Approximately 250 km north-east of Adelaide via the Sturt Highway, Lyrup Flats is a great place to enjoy the mighty Murray River. One of several campgrounds in the Murray River National Park, Lyrup Flats meanders along the floodplain on the northern side of the river. We chose a campsite without amenities. There are some sites which do offer toilets and water: these were reasonably crowded on a public holiday.
A short, scenic ferry ride – free, and operational 24 hours – brings you to Lyrup Flats along a gravel road, well-maintained and accessible to all vehicles. Park fees of $10 per vehicle per night are payable at the Self-registration Station at the entrance to the camping ground. Choose from twenty or so marked sites, each allowing for two or more groups of campers. Campfires are allowed outside Fire Danger Season (15 November to 15 April) and gas fires are permitted in summer except on days of extreme heat.
With many flat, clear, shady areas to pitch camp, plenty of bird life - including pelicans and whistling kites - and lots of tracks to explore, Lyrup Flats is an easy camp and an excellent place to introduce children to the pleasures of the bush. Care must be taken with small children however as, whilst the river is not fast flowing, banks are steep, the water opaque and abundant in snags, and very deep on this side. If you're canoeing or fishing, put your kids in high-visibility swimwear and keep an eye on them at all times. On the opposite bank of the river lies Bulyong Island, a wetland habitat accessible by boat. Here there are a couple of little beaches and shallows where we took our four year-old when she wanted a dip.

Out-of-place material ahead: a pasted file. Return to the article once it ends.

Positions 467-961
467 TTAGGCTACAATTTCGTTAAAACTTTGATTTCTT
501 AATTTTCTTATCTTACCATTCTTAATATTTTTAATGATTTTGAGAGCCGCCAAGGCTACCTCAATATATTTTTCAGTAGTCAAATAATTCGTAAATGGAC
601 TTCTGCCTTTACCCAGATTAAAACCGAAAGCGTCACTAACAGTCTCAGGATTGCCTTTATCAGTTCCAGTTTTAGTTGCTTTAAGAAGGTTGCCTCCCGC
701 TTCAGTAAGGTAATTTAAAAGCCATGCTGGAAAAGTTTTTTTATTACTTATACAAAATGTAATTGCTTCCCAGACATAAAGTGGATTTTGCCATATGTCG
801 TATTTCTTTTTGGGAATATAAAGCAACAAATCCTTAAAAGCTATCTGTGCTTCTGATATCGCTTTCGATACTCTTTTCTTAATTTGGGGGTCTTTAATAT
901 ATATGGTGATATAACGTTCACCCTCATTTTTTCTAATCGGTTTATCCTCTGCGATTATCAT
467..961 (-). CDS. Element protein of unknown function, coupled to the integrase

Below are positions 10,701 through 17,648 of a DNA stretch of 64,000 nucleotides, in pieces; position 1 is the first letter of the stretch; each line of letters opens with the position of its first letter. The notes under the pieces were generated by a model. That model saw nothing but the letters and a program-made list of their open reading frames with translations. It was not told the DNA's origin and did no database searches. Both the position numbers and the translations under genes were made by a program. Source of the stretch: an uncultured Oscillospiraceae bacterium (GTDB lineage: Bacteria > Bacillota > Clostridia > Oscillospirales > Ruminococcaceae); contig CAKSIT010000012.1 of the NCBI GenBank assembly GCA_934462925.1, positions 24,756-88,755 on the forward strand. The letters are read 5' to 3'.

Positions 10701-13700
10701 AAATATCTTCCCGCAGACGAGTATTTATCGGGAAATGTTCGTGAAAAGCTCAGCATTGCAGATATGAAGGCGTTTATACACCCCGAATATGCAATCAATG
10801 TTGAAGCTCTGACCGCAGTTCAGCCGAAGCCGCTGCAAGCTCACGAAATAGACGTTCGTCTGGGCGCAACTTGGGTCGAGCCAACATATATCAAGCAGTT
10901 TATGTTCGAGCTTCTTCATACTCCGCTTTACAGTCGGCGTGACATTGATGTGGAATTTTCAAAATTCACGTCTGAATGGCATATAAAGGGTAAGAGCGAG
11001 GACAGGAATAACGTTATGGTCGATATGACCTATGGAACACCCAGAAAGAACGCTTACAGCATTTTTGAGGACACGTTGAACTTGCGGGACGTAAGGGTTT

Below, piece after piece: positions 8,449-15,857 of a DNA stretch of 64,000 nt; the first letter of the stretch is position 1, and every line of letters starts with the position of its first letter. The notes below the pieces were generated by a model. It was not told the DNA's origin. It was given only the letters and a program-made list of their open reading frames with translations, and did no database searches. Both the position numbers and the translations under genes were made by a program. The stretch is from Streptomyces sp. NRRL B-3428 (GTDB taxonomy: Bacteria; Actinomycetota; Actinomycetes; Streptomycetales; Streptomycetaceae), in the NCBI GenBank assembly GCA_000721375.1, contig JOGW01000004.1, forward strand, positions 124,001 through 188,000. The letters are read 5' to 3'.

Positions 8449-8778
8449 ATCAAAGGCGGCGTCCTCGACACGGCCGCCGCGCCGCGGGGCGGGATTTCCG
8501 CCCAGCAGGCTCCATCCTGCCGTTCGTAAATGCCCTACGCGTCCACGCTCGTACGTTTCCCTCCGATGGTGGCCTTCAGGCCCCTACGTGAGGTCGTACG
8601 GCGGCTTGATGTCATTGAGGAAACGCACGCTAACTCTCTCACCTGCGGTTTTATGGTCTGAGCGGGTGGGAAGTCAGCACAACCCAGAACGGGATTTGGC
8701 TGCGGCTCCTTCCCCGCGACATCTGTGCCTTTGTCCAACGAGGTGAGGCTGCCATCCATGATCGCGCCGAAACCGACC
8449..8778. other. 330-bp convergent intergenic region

The only significant pests are small ants tracking across every inch of ground, both night and day. Bites were more annoying than painful, and they weren't particularly interested in swarming eskies or getting into the tent with us, but they made trips to the 'wee tree' a little challenging.
If you are looking for absolute solitude Lyrup Flats might not be the place for you, as the river is enjoyed – on long weekends at least - by the occasional water-skier and camper playing canned music. One houseboat moored downstream had also brought their drum kit along(!) But if you want to get away from most of it, catch a skyful of stars, and yet still be close to civilisation (Berri, population 5343), Lyrup Flats is well worth a stay.
Bring: yabbie traps (up to four), fishing rods, kayak and binoculars, and rubbish bags to take your rubbish home with you.
Don't Bring: fruit and veg, as the riverland is a protected zone and you will be asked to dump them at the quarantine bin. Fresh supplies can be bought at several roadside stalls along the Sturt Highway, or there is a supermarket in Berri.